Rates of chlamydial infection

As a strategy for long-term survival within the host, Chlamydia ssp. promote target cell survival in the early phase of infection by inducing upregulation of COX-2 und subsequent PGE2 production. It was shown that blocking of COX-2 reduces the infection rate in vitro and diminishes the infectious load in vivo, likely by compromising the completion of the developmental cycle [40]. Fig. 6 shows that infection rates 48 h p.i. with strain DC15 at MOI of 4 were significantly lower in HeLa than in A549 (31±5% vs. 55±6% positive cells, as determined by flow cytometry; p = <.001), which is in accordance with weak COX-2 response following stimulation in HeLa (Fig. 5B).

Figure 6. Flow cytometric and fluorescence microscopic assessment of chlamydial infection of HeLa and A549.

Cells were inoculated with strain DC15 at MOI of 4 and analysed 48 h p.i. A: Representative histograms of fluorescence intensities of infected cells (filled peaks) and uninfected controls (dotted lines) stained with FITC-labeled mAb (BDI168) against Chlamydia-specific lipopolysaccharide. Boxplots represent five independent experiments, each done in duplicate. B: Cells were stained using the IMAGEN kit. Infection was visualized using fluorescence microscopy at a magnification of ×40.


In conclusion, our data show that HeLa cells differ considerably from A549 at several stages of fatty acid metabolism. The poor metabolic potential of HeLa, mainly concerning FADS2 upstream of COX-2 function, calls into question whether these cells represent a good model to unveil fatty acid or downstream eicosanoid effects in the course of intracellular bacterial infection. Moreover, our findings implicate that it is of basic interest to characterize the metabolic capacity of epithelial cell lines prior to use.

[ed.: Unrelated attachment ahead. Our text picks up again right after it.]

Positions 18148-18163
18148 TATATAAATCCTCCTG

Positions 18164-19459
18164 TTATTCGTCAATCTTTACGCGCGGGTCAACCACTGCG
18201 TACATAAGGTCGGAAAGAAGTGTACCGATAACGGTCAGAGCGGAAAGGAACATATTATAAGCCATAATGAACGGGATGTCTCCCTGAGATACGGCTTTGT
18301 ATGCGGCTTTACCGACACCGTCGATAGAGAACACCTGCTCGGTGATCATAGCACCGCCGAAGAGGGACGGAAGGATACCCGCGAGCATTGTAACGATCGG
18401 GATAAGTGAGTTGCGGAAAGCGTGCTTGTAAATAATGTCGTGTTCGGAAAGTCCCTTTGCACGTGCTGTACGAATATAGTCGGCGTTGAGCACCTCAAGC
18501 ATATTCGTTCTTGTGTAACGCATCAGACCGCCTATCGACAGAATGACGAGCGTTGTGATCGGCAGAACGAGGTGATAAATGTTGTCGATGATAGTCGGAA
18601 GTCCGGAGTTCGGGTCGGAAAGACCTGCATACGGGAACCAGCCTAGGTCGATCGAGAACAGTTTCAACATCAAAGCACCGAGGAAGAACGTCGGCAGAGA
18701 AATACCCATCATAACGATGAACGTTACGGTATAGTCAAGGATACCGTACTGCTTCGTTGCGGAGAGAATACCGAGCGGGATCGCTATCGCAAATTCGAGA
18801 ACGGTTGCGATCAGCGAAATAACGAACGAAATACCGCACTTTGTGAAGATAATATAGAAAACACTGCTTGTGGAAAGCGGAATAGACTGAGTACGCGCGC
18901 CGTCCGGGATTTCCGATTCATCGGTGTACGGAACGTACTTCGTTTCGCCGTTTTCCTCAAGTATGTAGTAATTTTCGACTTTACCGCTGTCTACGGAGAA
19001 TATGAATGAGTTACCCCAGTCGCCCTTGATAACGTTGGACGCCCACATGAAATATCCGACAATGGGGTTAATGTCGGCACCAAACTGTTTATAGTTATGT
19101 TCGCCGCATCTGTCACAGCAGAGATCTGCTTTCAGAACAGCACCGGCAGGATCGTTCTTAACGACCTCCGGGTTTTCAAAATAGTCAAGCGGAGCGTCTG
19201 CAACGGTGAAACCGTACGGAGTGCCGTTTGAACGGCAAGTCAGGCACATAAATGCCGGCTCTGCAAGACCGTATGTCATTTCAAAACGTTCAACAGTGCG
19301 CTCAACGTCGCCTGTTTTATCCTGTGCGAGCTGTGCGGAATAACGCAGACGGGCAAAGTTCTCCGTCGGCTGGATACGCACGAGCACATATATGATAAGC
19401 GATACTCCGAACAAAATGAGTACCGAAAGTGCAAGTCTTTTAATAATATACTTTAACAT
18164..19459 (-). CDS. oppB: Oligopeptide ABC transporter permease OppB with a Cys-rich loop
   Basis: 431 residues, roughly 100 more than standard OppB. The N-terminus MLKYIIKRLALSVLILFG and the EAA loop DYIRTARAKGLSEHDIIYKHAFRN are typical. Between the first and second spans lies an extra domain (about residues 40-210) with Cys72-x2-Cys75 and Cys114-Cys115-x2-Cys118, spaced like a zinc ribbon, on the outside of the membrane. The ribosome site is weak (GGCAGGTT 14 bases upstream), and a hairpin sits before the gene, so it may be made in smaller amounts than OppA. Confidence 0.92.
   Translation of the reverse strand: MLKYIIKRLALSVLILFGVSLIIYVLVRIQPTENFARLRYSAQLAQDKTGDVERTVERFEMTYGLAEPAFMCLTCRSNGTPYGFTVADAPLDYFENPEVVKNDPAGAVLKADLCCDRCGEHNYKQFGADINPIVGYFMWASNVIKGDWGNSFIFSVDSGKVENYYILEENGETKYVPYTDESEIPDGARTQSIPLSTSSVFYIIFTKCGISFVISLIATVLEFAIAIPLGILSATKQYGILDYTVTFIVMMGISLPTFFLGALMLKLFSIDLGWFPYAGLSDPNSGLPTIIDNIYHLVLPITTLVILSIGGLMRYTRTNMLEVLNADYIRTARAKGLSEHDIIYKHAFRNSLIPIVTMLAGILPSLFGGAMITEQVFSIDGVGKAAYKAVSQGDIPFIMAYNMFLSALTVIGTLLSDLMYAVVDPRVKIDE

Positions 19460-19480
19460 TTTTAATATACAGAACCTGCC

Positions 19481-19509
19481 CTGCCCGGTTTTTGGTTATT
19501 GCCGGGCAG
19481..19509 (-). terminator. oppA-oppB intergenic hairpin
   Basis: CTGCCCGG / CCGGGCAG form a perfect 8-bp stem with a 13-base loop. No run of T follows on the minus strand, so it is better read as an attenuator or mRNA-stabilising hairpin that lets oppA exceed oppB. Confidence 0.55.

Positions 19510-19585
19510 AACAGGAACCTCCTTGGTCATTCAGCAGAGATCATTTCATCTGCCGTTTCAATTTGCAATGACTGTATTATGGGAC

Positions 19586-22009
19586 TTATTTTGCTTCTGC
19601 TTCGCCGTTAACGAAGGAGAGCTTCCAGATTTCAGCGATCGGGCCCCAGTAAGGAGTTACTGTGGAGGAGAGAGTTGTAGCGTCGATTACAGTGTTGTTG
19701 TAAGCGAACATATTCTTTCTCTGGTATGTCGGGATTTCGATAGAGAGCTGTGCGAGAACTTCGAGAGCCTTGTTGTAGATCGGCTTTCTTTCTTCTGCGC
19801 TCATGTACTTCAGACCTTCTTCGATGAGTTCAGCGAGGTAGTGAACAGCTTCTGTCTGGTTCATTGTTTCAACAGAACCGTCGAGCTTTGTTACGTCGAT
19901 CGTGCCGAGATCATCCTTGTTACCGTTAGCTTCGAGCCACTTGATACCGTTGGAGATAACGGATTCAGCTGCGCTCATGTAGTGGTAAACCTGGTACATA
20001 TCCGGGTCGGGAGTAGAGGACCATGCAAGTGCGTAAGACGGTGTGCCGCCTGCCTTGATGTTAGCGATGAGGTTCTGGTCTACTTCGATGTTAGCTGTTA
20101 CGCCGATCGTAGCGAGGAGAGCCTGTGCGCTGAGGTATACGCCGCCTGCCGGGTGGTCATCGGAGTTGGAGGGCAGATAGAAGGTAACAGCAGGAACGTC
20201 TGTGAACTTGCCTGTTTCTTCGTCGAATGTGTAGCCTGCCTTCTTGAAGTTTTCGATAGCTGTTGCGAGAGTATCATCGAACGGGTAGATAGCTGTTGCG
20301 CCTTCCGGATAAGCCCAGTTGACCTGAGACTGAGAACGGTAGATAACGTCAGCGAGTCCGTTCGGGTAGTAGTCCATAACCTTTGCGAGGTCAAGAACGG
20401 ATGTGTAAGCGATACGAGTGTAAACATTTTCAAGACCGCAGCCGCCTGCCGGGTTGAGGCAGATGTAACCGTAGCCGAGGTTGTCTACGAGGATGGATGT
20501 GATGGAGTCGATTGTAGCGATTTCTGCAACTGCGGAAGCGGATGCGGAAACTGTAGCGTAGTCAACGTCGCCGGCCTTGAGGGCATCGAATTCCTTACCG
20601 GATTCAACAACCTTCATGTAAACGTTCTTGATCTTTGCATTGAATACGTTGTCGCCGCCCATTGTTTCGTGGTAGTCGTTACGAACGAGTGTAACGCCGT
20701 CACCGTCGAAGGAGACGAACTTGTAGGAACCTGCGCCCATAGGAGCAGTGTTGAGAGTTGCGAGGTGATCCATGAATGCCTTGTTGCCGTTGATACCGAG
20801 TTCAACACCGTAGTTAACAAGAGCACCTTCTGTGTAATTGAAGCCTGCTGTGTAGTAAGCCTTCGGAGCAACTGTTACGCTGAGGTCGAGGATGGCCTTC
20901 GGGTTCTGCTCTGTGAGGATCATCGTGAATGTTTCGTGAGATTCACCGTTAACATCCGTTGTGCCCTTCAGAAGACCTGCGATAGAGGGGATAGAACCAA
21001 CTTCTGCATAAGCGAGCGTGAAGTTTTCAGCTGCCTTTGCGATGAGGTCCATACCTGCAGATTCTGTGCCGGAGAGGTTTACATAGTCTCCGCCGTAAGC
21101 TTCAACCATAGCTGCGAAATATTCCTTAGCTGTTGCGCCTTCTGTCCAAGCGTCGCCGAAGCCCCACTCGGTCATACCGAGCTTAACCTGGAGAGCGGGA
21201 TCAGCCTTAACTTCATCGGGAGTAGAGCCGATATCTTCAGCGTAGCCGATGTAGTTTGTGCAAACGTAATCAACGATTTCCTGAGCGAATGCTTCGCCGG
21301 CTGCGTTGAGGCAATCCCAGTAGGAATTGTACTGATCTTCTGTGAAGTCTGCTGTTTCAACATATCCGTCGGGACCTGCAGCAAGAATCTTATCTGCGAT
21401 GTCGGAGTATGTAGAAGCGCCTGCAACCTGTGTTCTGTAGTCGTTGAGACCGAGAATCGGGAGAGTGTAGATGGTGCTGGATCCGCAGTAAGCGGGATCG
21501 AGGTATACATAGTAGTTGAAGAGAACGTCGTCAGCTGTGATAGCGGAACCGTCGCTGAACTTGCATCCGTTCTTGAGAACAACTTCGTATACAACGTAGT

The authors thank Lars Uhlmann, Gisela Schultheiss, Doris Haase, Susanne Merkel, and Marina Giorgi from the Department of Physiology and Biochemistry of Nutrition, Federal Research Institute of Nutrition and Food, Karlsruhe, Germany, and Sabine Scharf from the Institute of Molecular Pathogenesis, Federal Research Institute for Animal Health, Jena, Germany, for their excellent technical assistance.

Author Contributions

Conceived and designed the experiments: AJ MK. Performed the experiments: AJ CR SWB WS MK. Analyzed the data: AJ CD AR. Contributed reagents/materials/analysis tools: HS KS GJ. Wrote the paper: AJ.